To be beholden: Obliged, bound, liable, indebted, to owe.
To be held: to be borne, sustained, and supported, to be kept in the hand, to be kept in relation, to be considered of value, to remain attached or steadfast
As a child I remember being held by the church: being the pastor’s daughter and youngest of the family meant I was often quite literally ‘held’ by the church. Mom and dad were always on the platform. Our little churches were too small for a nursery—thus I spent the first several years of my life nestled in the bosom of various church ladies. They comforted me when I cried, kept Pepperidge Farm gold fish or Cheerios in baggies in their purses in case I got hungry, and made dolls out of handkerchiefs when I got restless. There was even one parishioner who attended our church in E. St. Louis who would actually spread her mink coat out on the hard wooden pew in order for me to lounge in comfort (my mother praying fervently all the while from her perch on the piano bench that my diaper didn’t leak). The church was my world—my cradle—and it wasn’t particularly hard to imagine myself, as we were wont to sing those days, being like the whole world—in His hands.
When my family became missionaries, however, and I was old enough to recognize the political machinations of the evangelical church, more often I found myself in an ecclesial hold: isolated (quite literally in the bush) and with familial ties all but broken (through traditions about loyalties, insistence upon boarding school as the only educational option, and a demand that nothing rise before a divinely-ordained command to save souls), the hold of the church tightened to the point of suffocation.
Suddenly being “in His hands” was levied more as a scare tactic than of a source of comfort. Pain and suffering, sacrifice and stoicism, detachment and pietism were idealized. Weakness, vulnerability, and the expression of pain were stifled—demonstrating little other than a lack of faith.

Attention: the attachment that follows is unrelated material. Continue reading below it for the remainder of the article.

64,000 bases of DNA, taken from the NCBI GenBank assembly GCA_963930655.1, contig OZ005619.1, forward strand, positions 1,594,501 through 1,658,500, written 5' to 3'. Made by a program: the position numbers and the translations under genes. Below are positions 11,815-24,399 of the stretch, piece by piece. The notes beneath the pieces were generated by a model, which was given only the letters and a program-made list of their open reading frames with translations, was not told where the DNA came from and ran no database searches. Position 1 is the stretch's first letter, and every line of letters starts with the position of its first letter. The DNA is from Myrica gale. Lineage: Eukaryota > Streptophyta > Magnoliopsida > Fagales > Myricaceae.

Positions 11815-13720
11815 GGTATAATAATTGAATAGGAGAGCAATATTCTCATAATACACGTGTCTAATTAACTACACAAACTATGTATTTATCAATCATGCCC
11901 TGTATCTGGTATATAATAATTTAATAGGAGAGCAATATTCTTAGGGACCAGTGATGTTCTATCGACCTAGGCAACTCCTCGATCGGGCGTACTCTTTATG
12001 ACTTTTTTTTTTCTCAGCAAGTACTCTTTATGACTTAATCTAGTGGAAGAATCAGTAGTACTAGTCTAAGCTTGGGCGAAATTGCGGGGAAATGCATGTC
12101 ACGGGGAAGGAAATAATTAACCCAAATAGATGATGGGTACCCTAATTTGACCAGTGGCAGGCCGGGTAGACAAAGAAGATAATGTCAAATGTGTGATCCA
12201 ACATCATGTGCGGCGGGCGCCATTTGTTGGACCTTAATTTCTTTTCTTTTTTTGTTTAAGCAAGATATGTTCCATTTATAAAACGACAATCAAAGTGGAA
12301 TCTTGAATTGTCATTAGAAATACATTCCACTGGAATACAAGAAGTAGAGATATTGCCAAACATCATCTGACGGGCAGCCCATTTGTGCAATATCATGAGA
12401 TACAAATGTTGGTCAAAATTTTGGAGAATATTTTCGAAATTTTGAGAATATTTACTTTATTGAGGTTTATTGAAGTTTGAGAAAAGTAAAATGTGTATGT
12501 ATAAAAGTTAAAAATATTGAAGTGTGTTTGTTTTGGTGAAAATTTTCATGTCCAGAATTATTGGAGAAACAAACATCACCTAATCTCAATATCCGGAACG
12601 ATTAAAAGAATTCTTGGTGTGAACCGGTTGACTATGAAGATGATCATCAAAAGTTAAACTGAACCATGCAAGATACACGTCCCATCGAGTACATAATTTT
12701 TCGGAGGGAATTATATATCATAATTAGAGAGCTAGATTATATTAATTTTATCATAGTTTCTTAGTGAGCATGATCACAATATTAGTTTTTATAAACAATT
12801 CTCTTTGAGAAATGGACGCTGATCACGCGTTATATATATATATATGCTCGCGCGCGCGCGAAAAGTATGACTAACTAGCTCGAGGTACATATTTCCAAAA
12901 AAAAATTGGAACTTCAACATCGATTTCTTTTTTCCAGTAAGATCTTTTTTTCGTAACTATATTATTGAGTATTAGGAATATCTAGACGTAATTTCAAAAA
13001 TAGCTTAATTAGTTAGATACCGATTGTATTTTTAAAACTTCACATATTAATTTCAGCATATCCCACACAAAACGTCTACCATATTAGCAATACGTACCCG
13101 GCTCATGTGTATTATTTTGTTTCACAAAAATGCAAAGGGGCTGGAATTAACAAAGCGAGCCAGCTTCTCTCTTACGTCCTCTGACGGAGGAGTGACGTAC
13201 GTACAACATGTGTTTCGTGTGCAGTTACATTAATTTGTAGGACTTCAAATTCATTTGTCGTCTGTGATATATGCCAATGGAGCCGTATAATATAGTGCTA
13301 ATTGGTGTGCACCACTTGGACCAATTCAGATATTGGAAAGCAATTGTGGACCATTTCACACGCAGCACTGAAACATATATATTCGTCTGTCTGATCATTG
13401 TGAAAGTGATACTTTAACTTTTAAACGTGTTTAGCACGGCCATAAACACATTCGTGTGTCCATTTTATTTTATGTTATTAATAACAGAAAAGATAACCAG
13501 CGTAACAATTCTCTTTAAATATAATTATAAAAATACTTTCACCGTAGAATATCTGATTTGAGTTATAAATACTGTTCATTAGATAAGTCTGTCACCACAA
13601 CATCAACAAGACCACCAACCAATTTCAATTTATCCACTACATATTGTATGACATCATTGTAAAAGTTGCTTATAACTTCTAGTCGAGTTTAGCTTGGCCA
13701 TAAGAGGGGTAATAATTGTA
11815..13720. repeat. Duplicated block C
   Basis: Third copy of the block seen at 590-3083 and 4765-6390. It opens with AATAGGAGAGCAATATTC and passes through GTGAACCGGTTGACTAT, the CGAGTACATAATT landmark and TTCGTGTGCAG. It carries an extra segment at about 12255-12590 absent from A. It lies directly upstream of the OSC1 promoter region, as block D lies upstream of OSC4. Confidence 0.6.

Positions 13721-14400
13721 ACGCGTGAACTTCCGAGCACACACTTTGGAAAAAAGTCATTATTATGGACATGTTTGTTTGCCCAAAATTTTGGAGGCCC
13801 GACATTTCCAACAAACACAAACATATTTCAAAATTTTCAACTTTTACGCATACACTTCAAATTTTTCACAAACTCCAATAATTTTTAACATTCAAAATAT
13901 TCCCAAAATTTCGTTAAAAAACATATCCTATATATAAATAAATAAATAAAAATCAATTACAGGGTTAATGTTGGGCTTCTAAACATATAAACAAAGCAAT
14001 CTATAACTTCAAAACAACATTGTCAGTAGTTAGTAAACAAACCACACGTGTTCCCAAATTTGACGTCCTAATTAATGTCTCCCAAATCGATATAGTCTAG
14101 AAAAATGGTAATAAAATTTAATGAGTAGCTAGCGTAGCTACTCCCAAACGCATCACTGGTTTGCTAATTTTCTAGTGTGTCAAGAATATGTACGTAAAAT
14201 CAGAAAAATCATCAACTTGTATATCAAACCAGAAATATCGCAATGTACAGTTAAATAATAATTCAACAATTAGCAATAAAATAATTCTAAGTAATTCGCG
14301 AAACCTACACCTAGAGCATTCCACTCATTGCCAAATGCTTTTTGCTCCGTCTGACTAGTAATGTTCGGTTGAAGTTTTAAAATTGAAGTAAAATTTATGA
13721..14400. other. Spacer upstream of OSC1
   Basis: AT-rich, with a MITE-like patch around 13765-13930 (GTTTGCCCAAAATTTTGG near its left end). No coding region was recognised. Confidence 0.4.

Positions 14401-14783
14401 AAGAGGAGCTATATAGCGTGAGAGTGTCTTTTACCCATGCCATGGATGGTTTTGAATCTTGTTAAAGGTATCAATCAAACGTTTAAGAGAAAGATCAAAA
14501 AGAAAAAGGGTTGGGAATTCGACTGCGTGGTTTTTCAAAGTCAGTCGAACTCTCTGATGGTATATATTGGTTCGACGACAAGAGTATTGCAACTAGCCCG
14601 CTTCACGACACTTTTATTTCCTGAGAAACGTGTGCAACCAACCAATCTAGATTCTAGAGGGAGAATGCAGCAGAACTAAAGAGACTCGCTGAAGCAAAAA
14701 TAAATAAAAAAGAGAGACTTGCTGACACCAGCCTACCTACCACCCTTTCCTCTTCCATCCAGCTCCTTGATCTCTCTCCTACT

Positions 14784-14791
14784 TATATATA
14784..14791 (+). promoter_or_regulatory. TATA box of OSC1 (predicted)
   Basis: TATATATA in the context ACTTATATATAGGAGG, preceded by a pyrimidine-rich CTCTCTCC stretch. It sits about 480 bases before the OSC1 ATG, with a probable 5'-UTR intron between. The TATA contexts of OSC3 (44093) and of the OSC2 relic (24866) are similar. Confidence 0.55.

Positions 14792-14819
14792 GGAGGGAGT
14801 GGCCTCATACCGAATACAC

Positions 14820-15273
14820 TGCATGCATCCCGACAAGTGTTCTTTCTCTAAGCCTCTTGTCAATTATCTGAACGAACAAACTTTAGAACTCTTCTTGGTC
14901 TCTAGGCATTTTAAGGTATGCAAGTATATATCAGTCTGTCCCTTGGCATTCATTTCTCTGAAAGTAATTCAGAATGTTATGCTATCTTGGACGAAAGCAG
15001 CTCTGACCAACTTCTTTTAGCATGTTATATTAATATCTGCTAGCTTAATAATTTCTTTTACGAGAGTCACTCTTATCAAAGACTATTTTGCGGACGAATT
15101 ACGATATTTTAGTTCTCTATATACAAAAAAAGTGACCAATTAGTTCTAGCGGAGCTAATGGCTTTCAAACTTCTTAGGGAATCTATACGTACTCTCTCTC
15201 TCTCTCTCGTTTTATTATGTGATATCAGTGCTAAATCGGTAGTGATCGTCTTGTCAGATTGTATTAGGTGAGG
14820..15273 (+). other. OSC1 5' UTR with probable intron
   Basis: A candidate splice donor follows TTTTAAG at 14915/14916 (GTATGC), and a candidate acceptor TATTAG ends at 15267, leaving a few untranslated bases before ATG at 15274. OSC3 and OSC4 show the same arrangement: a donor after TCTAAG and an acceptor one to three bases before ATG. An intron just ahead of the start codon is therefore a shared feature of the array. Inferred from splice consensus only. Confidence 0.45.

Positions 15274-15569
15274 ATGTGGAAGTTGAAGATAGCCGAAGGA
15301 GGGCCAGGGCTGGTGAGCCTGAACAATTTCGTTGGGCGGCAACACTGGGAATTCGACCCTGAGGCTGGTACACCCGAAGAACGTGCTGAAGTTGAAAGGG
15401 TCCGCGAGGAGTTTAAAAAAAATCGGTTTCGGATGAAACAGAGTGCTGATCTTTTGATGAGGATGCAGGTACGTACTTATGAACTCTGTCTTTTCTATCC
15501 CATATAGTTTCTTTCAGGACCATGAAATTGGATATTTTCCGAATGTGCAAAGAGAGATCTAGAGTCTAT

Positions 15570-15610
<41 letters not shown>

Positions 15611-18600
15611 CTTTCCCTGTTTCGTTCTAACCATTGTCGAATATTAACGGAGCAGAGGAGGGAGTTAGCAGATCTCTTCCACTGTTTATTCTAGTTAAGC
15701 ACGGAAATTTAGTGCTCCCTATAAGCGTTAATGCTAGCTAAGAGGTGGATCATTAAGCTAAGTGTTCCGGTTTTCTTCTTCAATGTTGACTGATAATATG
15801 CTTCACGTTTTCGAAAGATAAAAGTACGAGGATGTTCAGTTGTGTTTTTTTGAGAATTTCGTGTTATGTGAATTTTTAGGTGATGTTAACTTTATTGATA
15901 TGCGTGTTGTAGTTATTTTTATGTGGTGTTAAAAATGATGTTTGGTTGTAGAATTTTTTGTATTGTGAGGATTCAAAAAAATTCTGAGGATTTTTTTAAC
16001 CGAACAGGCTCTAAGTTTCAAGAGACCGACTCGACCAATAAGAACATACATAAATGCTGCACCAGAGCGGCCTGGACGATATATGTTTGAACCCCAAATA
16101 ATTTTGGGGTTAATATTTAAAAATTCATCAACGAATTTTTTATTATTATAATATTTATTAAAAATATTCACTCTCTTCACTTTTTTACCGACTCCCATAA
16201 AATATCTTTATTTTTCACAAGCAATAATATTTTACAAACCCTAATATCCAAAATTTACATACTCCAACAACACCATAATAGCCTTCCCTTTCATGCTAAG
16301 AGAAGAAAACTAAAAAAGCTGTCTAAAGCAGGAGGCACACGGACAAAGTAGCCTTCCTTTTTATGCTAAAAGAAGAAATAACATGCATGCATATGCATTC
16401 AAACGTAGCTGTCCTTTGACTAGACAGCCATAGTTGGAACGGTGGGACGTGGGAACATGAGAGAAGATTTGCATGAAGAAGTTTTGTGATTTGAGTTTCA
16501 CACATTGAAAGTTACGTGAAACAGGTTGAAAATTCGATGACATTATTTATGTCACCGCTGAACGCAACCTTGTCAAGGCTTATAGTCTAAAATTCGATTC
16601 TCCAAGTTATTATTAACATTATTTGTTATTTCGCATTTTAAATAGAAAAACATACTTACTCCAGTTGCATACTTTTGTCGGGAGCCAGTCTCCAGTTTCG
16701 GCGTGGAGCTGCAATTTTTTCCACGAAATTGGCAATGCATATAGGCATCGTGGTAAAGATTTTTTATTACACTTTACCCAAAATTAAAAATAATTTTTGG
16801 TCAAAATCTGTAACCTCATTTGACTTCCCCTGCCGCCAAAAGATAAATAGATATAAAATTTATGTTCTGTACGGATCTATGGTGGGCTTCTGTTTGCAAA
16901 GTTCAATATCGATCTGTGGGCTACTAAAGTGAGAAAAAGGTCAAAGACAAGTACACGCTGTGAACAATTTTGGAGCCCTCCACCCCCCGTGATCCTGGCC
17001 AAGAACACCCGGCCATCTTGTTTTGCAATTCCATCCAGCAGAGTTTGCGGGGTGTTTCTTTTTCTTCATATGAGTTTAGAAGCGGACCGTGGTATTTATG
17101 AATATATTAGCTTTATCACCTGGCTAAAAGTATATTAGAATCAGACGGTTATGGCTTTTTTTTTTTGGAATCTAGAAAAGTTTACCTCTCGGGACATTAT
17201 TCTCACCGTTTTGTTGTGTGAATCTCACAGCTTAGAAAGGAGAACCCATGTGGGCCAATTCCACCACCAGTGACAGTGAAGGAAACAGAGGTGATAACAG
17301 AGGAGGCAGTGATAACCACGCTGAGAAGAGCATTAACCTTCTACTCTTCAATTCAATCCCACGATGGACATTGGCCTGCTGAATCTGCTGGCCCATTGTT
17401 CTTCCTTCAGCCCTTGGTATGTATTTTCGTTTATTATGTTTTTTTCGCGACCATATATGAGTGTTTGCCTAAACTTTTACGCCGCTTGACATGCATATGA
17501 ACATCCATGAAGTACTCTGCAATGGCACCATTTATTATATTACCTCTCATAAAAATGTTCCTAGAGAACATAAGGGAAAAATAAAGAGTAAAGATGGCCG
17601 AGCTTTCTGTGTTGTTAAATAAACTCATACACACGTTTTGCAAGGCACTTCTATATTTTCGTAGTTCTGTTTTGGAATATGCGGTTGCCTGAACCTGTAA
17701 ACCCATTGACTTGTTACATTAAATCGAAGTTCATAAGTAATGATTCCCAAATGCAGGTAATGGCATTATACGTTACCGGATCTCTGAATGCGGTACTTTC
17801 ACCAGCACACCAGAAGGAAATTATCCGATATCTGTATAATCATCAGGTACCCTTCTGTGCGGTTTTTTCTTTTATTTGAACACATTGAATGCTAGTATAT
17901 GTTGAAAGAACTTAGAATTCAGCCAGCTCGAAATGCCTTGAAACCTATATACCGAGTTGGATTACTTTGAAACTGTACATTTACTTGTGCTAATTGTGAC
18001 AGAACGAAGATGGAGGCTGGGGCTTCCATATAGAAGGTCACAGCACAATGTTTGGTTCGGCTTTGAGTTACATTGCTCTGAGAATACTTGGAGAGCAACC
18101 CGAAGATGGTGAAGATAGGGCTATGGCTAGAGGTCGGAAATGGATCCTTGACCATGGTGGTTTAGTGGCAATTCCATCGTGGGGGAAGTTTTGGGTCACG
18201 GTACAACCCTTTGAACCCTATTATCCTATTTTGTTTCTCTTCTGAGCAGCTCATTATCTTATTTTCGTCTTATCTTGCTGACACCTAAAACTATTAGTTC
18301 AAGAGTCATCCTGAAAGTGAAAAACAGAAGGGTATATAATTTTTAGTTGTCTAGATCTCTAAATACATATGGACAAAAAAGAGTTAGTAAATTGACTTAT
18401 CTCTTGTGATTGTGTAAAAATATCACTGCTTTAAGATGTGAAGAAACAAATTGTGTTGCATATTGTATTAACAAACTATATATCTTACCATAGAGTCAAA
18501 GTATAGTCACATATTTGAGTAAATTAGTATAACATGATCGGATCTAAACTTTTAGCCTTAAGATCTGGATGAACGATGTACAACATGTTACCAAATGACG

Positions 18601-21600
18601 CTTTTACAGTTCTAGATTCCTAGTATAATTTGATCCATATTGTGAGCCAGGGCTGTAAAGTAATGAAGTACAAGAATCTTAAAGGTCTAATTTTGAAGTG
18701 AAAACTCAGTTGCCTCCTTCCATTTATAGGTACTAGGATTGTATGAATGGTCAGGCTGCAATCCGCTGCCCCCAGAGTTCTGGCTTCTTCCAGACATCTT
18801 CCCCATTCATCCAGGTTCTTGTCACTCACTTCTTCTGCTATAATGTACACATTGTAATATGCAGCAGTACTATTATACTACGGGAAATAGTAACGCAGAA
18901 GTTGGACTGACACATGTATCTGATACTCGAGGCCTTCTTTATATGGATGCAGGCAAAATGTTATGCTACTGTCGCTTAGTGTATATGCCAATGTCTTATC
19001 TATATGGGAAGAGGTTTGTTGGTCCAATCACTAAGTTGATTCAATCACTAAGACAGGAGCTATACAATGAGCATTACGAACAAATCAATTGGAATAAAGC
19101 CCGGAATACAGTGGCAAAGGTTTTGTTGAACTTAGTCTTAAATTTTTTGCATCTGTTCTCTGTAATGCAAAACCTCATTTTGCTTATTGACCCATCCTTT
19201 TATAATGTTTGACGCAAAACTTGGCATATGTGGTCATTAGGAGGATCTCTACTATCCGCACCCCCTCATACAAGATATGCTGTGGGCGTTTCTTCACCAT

As I grew older and began to question the motivations for decisions that were made in the name of ‘the Great Commission’, it was swiftly made clear by ecclesial authorities that it was to the church I needed to reconcile my desires and issues and concerns (the suggestion that perhaps the church might have want or need to reconcile with me was beyond consideration). They made it clear to me that I was beholden to the church. In that sense, it became impossible to deviate from doctrinal norms or dogmatic proclamations.
I took a 5 year hiatus—a breather—from this ecclesial hold, returning to ‘church’ through a different denomination and with significantly different notions of authority. Naturally I’d grown quite cautious about the church, content to sit on the periphery of things and generally to come and go anonymously. I eased quietly into the Lake Street congregation in that fashion: slipping in and out of services and trying hard to not become involved, lest the church lay hold of me again.
However, in recent months there have been those whose arms have gently enfolded and engrafted me into the life of the congregation. Such beckoning gestures have been gentle and loving, concerned and considerate; they are neither invasive nor limiting, but have been respectfully circumspect and freeing. It is folks like ML who found room in ‘her’ pew for me; LL who helped me move into a new apartment; CBS who has listened and counseled, along with LS who has made space for me when I needed it; TH and LL who invited me over to a family meal; ALH who asked how she could help; and BV who fed my cats while I was tending to my mom when she was having surgery… folks who likely have little idea of the impact their kind and generous spirit has had in helping me find a spiritual home. It was the beautifully strange moment when I found myself willingly handing over the spare keys to my place to ALH with little other than the promise: “I’ll find someone to feed your cats…not sure who it will be, but I will find someone. Now go take care of your mom” that I realized my trust has shifted. I was willing to trust the congregation with my home—with my heart—in ways I never imagined possible.
For the first time in more than 30 years, I felt ‘held’ by the church.